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I want to place a server program written in Java on the cloud. It would accept TCP socket connections from clients (clients are android phones using 3G), do some computations, save stuff to a MySQL database (also on EC2), and send stuff back to the clients over the TCP connections. It may even be necessary to create several instances of the server (i.e. a process group).

Is this easy to do? I think I can make a AMI, but I'm not sure how to upload Java files, compile and run them, and create a MySQL database etc

Any help would be much appreciated.

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Pretend the EC2 instance is a real server, as that's exactly how you interact with it. When you learn to upload files, compile them and run them, don't search "how to compile on EC2" -- the fact that you rent your 'server' from EC2 is irrelevant. –  Dan Grossman Feb 1 '11 at 22:45
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The server I'm refering to is just an application that listens for incoming connections on a port, and spawns a thread that does some work (so I'm not sure where Tomcat comes into the equation). Also, I'm not sure how a client would connect over a socket: you need an IP address and a port, so do you get an IP address for an AMI like you'd get on a VM on a local machine? Please excuse my ignorance. Thanks for the answers, by the way! –  foxy Feb 1 '11 at 22:53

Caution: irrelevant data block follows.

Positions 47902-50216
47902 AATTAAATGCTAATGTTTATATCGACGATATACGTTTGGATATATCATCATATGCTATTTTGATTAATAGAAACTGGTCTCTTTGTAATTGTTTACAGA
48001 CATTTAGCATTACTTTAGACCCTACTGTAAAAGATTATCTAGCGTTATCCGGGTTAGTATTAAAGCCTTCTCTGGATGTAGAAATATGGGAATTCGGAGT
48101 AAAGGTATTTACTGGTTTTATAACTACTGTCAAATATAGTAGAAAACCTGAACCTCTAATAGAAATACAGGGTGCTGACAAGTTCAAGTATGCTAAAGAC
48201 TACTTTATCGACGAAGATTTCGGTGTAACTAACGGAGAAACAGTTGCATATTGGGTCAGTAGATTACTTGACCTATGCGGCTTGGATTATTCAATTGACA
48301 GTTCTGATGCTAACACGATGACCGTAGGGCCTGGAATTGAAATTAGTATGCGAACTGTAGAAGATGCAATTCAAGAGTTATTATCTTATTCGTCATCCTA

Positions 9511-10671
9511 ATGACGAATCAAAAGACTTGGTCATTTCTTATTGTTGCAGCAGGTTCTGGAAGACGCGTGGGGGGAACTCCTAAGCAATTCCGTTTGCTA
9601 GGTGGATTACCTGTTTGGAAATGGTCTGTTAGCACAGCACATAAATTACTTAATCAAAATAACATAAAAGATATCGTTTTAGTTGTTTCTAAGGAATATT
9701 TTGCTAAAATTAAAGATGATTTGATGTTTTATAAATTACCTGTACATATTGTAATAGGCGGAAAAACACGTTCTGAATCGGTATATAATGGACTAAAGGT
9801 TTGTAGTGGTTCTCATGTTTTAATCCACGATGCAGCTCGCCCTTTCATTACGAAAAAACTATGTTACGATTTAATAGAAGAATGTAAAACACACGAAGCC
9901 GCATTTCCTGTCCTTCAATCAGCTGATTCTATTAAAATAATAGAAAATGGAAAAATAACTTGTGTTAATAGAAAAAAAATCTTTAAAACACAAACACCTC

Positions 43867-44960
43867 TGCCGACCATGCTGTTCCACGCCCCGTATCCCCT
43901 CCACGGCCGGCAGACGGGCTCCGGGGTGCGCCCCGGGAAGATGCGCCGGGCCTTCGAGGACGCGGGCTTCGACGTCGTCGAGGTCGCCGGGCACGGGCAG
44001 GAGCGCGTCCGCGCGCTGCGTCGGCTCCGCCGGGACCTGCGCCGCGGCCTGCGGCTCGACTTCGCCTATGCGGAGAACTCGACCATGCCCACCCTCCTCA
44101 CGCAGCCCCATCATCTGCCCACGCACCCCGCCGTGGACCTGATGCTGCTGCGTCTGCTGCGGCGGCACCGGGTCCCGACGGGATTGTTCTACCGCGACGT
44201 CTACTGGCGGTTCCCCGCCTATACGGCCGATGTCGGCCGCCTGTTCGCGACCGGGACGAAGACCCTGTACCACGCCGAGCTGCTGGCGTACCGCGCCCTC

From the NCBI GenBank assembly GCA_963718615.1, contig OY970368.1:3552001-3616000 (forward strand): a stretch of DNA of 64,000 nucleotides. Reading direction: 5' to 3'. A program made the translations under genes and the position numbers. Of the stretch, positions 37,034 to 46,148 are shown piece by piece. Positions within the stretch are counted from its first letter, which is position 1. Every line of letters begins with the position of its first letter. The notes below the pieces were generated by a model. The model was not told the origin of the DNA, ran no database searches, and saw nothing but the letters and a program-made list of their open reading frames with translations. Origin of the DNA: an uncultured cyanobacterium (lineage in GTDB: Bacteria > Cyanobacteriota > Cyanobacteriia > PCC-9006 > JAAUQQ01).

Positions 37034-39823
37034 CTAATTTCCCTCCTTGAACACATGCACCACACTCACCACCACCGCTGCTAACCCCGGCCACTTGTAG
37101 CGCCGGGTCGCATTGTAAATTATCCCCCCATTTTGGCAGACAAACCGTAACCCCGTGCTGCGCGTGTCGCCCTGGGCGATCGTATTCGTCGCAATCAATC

When you create your instance at Amazon you get an IP address for your server out in the cloud. You use that IP to log into the box to administer –  Speck Feb 1 '11 at 22:57

5 Answers 5